My blogger-poet-friend, Andy, is a native Mancunian. These are excerpts taken from his account of and reactions to this attack of the innocents.
Around the time I went to bed the bomb went off.
I was totally unaware of what had happened until around 3.00am, when my wife woke me. Friends from around the country, indeed the world, had messaged us. Then, bleary eyed, we tried to process just what had happened.
There was footage of the panic; people searching for lost children; a distressed woman rang our local radio station with a horrific account of what she had witnessed; friends of ours announced that they were safe.
The friend of my little girl was at the concert with her family. There were other people attending that we know. My daughter herself was at a concert in that same venue just a couple of weeks ago. The arena can be accessed through the train station which I have been commuting from. Not so long ago I attended the Young Voices competition as a staff member with my children’s school choir. 8,000 children were present that day. Suddenly the horror that regularly unfolds throughout the world was on our doorstep…
…Manchester is no stranger to such atrocities. There was the IRA bomb of 1996 which utterly devastated the town centre. The Manchester we know today rose from the ashes of that day. But back then everybody had been evacuated, miraculously nobody was killed. Last night it was people targeted.
It was children.
…Today has been a difficult day.
-The girls from my daughter’s class crying this morning in the playground in fear for a classmate who attended the concert. (She did not come into school but she was safe.)
-The tales related personally to us by people who were there, as well as someone who treated the injured in hospital.
-The distraught woman begging on television for news of her (still) missing daughter.
-The story of the homeless man, normally passed by and ignored on the street, who ran to help the injured, cradling a dying woman in his arms, comforting a young girl who had lost her legs, pulling nails from the faces of children.
-The victims beginning to be named, the ages, the photographs.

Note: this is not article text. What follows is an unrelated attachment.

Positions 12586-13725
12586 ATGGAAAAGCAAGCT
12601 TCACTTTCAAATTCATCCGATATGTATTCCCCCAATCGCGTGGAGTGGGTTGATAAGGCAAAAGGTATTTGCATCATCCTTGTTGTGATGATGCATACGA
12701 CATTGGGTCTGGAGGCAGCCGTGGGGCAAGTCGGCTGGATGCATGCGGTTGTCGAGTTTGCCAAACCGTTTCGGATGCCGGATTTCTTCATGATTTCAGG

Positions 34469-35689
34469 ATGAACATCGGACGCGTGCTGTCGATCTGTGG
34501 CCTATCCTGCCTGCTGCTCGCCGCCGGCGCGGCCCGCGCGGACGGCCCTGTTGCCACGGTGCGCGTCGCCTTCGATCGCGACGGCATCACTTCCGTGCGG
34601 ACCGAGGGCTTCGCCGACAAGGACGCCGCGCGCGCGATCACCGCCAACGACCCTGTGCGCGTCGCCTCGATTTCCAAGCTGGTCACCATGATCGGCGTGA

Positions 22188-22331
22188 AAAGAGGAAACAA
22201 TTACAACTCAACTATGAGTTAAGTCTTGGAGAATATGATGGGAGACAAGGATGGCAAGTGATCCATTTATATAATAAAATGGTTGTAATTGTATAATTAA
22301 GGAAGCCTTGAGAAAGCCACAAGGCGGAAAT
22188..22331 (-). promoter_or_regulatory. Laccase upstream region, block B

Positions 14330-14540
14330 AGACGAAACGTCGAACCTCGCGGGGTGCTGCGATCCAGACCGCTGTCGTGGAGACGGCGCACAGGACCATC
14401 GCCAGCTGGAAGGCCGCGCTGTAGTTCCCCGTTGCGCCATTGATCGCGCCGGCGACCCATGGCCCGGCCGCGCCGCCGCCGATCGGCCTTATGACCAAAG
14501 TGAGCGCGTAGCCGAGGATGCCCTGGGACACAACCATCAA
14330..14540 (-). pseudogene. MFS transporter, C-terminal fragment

…It was announced that today the country would observe a minute’s silence to honour those killed on Monday. Where else could I go to honour this but Manchester? Despite the unprecedented step of the army being deployed to assist the police throughout the country and the government warning that another attack was imminent, avoiding this crowd was never an option.
My fellow Mancunians came good again: what a fitting and emotional morning it was. There were tears amongst the defiance, balloons filling the clear blue skies. And the fantastic moment when the crowd burst into a spontaneous rendition of Don’t Look Back In Anger by Manchester band Oasis, followed by thunderous self-congratulatory applause.
How ironic that an action designed to cause division has created a unity I have never witnessed before.
Adding to the emotion of the day: while gathered in the square, I received a message from a former student of ours, telling us that his family were standing with us in support, and here in Germany his family were flying at half mast a British flag in solidarity for his former adopted city.
For local news videos of the various marches held in Manchester – go here for the laying of flowers at St. Anne’s Square after the minute of silence and here for the Muslim families marching to the arena in sympathy with those who lost loved ones in the blast.
Andy’s comment below servess as a sort-of followup to the above excerpts:
I’d like to put on record how proud I am of my fellow Mancunians. Not just the emergency services but the everyday people, how they came together in response. A page was set up on FB with people offering beds for the night, transport to and from Manchester, baby food, clothing, etc. The local hotels took in children separated from their parents, taxi drivers ferried people from the city centre free of charge, queues formed outside places for donating blood. Thousands are having the ‘Manchester bee’ (the worker bee is a symbol for Manchester in reference to its industrial revolution past) tattooed on their skin with proceeds going to charity. Over five million pounds have been raised in three days. It is not often I’m moved to be proud of where I live, but this week I have been. Immensely. The best of humanity has been witnessed emerging in the shadow of the worst.